Metallica: Come, Gone, and Returned
The year is 1981. Danish drummer Lars Ulrich places an add in the newspaper, looking for heavy metal band members. He recruits vocalist and rhythm guitarist James Hetfield and decide to pick a name for their new found band. Between Metal Mania and Metallica, the two choose Metallica for their band. At the time, they did not know this would be the start of some kind of monster.
Metallica has been best known for being one, if not, the best thrash metal bands of all time. Part of the big four of thrash, they are currently the second most selling band behind The Beatles. The band has had several different band members (But not as many as other bands such as Anthrax or Iron Maiden have had), including some that are well known today; People such as Dave Mustaine (Megadeth), Jason Newsted (Ozzy Osbourne/Voivoid), and the widely popular Cliff Burton [Deceased (Yes, he is dead)].
The band has also been mistaken to not be the starters of thrash; People are confused with the thrash metal band Slayer starting it. While both bands started in 1981, Metallica beat Slayer to the first album in 1983. Metallica paved the way for other bands to start thrash metal, but it was just called “Metallica Music”. James Hetfield considered it Metallica Music in a Japanese interview. Later, it would be called thrash.
Back in 1981, Metallica recruited Dave Mustaine on lead guitar and Ron McGovney on bass. In 1982, McGoveny left the band. Metallica pulled in bassist Cliff Burton. Their first album was originally going to be called Metal Up Your Ass, but it was changed to, what it is known as now, Kill ‘Em All. The album featured tracks such as Hit The Lights, Seek And Destroy, and Jump In The Fire. Their fame shot up like a rocket to the moon.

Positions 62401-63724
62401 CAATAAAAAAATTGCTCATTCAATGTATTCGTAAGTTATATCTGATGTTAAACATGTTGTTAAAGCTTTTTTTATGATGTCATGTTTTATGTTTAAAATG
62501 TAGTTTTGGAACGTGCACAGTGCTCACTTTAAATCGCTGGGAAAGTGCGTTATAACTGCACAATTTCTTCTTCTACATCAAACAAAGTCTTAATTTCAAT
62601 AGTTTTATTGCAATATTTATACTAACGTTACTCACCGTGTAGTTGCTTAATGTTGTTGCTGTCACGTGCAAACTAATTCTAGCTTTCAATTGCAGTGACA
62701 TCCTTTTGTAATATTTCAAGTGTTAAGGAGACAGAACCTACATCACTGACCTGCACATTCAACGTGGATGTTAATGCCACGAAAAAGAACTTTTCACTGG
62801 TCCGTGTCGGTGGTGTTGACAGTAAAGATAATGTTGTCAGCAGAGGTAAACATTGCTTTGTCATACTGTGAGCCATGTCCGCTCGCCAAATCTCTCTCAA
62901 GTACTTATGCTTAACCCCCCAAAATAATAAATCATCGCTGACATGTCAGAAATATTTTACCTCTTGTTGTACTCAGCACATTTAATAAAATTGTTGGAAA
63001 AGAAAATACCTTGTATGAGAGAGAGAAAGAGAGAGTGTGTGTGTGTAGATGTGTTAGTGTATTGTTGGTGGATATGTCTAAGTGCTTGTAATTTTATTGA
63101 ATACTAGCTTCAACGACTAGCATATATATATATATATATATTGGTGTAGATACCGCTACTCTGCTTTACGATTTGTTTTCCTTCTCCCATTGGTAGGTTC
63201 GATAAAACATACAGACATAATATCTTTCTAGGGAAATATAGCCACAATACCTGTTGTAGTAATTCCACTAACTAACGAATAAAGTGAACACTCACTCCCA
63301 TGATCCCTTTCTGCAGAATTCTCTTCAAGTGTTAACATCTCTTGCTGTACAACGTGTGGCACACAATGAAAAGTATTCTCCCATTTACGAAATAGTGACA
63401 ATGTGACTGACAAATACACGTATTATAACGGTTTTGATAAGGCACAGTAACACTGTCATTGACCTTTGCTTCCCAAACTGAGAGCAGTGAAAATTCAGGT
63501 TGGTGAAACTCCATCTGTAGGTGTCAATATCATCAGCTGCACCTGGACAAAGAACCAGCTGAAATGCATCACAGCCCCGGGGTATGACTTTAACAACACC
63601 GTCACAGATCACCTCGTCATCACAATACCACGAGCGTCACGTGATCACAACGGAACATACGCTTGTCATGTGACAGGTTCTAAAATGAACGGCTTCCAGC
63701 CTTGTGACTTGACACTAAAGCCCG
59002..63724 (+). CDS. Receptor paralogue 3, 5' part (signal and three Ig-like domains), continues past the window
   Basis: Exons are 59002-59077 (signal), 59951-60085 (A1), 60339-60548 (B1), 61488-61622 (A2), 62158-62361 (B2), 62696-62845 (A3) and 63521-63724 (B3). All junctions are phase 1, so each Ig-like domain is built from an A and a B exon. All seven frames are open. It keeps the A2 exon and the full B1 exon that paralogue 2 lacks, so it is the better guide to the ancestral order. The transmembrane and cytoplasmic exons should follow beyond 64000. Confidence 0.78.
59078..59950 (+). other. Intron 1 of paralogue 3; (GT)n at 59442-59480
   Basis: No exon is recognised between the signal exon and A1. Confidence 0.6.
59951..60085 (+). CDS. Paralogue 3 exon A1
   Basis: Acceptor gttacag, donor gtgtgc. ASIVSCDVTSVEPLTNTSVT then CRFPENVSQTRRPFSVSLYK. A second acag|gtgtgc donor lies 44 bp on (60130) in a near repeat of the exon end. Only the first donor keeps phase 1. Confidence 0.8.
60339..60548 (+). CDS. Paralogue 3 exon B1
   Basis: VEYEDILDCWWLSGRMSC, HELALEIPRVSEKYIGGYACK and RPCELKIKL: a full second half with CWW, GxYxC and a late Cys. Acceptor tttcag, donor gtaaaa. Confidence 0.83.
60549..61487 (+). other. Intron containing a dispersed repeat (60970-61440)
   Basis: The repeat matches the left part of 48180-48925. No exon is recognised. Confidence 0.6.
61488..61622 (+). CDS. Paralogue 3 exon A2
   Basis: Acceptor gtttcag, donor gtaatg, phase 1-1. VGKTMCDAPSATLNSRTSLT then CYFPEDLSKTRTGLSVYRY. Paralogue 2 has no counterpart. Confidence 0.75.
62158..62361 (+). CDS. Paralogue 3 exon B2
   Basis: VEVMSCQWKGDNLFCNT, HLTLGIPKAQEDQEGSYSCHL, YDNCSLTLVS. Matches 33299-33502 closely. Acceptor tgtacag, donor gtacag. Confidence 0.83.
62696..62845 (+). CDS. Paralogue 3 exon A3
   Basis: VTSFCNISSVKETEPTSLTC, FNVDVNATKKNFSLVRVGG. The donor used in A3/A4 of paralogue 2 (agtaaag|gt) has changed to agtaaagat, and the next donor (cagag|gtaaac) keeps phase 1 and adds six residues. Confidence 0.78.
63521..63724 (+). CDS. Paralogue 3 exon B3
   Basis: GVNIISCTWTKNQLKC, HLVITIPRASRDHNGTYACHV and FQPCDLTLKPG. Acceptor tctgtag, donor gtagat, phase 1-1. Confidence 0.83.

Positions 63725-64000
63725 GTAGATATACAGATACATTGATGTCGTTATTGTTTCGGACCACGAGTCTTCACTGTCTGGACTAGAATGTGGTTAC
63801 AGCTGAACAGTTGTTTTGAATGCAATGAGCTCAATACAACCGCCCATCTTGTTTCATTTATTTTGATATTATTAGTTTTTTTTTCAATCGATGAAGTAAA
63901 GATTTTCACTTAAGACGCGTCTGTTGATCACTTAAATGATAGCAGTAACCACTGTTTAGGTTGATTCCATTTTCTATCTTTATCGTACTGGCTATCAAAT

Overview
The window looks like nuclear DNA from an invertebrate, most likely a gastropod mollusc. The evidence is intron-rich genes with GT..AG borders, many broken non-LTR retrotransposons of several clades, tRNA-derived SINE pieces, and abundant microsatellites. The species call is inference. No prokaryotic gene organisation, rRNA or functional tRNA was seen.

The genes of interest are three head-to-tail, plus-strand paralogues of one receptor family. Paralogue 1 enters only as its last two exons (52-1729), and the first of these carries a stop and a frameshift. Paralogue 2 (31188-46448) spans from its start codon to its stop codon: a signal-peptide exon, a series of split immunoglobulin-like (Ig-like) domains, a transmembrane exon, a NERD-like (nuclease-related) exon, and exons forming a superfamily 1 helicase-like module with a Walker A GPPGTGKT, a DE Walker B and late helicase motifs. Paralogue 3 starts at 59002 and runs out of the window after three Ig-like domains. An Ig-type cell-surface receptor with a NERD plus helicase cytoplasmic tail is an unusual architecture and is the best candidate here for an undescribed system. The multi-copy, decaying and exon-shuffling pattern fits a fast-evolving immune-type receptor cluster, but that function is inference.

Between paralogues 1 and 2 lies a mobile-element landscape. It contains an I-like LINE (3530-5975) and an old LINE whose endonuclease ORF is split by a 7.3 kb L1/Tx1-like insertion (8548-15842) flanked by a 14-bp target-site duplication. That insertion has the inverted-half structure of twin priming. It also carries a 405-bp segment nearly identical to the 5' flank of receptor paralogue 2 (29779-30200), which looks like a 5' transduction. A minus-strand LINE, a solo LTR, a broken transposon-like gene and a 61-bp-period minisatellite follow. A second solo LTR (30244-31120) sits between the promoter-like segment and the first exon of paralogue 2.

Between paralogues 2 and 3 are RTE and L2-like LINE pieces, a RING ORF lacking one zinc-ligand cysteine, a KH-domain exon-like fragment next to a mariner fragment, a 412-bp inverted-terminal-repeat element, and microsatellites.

Following the album’s release, Mustaine was booted from the band for being such a dangerous drinker. He later went on to form what is now Megadeth, one of Metallica’s rivals. The band recruited their current guitarist Kirk Hammet.
In 1984, Metallica released their second album Ride the Lightning. This album contained the original tracks of Ride the Lightning, For Whom The Bell Tolls, and the instrumental, The Call of Ktulu. Metallica’s fame rose even higher with this release.
It should also be noted that Metallica had never made a music video or been on TV to perform. They had gained popularity from people telling one another. Their popularity was already immense, but it was just to reach a new definition of popular.
In 1986, Metallica released Master of Puppets. Follow the release, they were considered musical masterminds. The songs Master of Puppets, Battery, and Damage, inc. are all included on this amazing album. Their fame was now shooting through the moon. And even though everything seemed to be working like a dream for them, the worst was yet to come.
When they were on the Puppets tour in Sweden, their bus crashed. On September 27, 1986, the bus crushed and killed bassist Cliff Burton. Many now consider Cliff Burton to be the best bassist who had ever lived and was the equivalency of Jimi Hendrix and Buddy Rich on the bass. He had played mind blowing bass solos that would cause anyone’s head to explode. A memorial was built in honor of the bassist. A video was released later entitled Cliff ‘Em All, in memoriam for the bassist.
Now Metallica’s future was in doubt. Still, they decided to find a replacement. After going through some forty auditions, the band found Jason Newsted and decided to have him play in place of Cliff. Still, the band would never play Cliff’s favorite song that he wrote, Orion, fully. Even though Newsted was a great bassist, it wouldn’t seem proper to play it with him.